What really strikes me about Wedgwood's list is that there is nothing distinctively marital about it in this day and age; if this is all there is to the social meaning of marriage, there is no fundamental difference between marriage and any other committed sexual relationship, even those that are explicitly anti-marital. This becomes something of an issue:
I propose that the crucial benefit is roughly this: by marrying, a couple can give a signal to their community that they wish their relationship to be viewed in the light of these generally shared assumptions about what married life is like. The rest of the community is not obligated to interpret the couple’s relationship in the light of these assumptions; but because marriage is such a familiar and generally understood institution, virtually the whole community will be able to understand the signal that the couple is sending.
Far be it from me to say that Wedgwood is old-fashioned and out of date, but this is an old-fashioned and out-of-date suggestion. Nobody marries for this reason because nobody needs to marry for this reason; and because of that, nobody expects marriage particularly to signal this because it's usually already been signaled. In this day and age people do this sort of thing by moving in together, not by marriage. Again, we come against the fact that in Wedgwood's account the social meaning of marriage, while relevant to marriage, has nothing particularly marital about it.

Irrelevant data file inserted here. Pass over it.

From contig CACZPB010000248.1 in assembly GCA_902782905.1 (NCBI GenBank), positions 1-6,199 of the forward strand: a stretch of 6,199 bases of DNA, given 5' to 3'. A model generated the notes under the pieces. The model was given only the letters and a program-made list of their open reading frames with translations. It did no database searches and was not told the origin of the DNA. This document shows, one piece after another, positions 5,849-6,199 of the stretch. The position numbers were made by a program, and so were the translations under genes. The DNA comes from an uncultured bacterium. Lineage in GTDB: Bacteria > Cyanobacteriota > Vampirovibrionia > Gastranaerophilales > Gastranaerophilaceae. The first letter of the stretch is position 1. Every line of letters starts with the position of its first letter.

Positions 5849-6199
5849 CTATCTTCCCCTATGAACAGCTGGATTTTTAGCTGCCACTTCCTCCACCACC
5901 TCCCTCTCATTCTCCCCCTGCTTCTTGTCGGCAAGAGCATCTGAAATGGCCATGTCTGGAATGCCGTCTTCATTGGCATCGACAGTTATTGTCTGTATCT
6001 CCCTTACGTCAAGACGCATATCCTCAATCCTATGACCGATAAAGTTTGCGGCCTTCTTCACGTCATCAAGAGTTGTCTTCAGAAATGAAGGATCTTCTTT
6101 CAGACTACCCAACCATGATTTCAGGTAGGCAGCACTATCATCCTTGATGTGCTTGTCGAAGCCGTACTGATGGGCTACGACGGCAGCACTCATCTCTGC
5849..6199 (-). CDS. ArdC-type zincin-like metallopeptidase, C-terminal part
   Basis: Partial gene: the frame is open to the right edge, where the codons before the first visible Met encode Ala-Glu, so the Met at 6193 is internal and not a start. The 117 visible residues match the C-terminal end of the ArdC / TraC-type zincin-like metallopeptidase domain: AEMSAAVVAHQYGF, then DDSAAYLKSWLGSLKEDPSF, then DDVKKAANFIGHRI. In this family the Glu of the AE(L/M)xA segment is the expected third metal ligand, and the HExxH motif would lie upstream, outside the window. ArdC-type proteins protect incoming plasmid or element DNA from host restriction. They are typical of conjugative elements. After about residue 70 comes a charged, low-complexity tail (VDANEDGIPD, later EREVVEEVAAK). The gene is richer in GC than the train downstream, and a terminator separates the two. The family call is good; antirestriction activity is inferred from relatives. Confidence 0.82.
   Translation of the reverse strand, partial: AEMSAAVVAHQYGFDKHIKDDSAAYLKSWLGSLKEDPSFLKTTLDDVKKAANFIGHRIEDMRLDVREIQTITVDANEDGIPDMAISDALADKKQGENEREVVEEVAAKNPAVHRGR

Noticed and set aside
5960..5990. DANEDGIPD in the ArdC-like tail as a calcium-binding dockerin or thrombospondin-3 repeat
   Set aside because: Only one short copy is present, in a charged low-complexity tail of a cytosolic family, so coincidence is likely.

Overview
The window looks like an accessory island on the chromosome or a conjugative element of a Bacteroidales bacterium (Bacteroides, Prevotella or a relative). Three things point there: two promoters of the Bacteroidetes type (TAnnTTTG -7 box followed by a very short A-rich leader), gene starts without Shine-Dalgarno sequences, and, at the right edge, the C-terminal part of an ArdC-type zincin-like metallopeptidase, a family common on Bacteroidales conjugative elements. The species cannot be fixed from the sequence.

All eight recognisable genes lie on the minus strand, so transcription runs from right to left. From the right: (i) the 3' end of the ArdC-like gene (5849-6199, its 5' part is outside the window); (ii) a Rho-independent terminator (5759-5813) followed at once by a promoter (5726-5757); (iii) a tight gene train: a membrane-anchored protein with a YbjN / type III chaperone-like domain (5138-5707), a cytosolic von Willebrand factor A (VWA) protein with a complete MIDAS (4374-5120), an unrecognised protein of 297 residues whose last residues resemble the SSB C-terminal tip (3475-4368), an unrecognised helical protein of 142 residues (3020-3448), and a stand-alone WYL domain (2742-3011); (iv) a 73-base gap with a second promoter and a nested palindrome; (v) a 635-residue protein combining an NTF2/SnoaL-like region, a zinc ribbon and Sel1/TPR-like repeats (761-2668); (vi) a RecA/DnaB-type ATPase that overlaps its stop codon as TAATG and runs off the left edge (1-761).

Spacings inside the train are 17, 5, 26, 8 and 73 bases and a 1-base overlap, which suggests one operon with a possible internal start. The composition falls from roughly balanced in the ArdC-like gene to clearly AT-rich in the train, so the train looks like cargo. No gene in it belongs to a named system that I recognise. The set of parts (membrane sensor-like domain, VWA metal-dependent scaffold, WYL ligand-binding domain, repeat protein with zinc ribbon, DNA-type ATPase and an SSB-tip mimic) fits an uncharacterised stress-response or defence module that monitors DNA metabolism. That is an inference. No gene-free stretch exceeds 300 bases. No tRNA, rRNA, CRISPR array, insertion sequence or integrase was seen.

So what's missing? I think we get the answer when we go back and look at a point in Wedgwood's original description of shared meaning, the one he gave when describing the shared meaning argument against same-sex marriage, that fell out completely: "the web of shared understandings and expectations that have built up over centuries". People don't marry to signal that they are in a committed sexual relations involving a pooling of resources. You can do that easily in other ways. Nor does it make up a particularly salient part of the community's recognition of marriage. People marry to participate in the tradition, to join the club, so to speak; to do and be what married people have been through ages. And this is as relatively uncontroversial as everything else on the list. You do occasionally find same-sex partners who want to marry only for legal benefits, but usually people want to get married because they want to be married, to participate in the tradition, the institution, the practice, of marriage.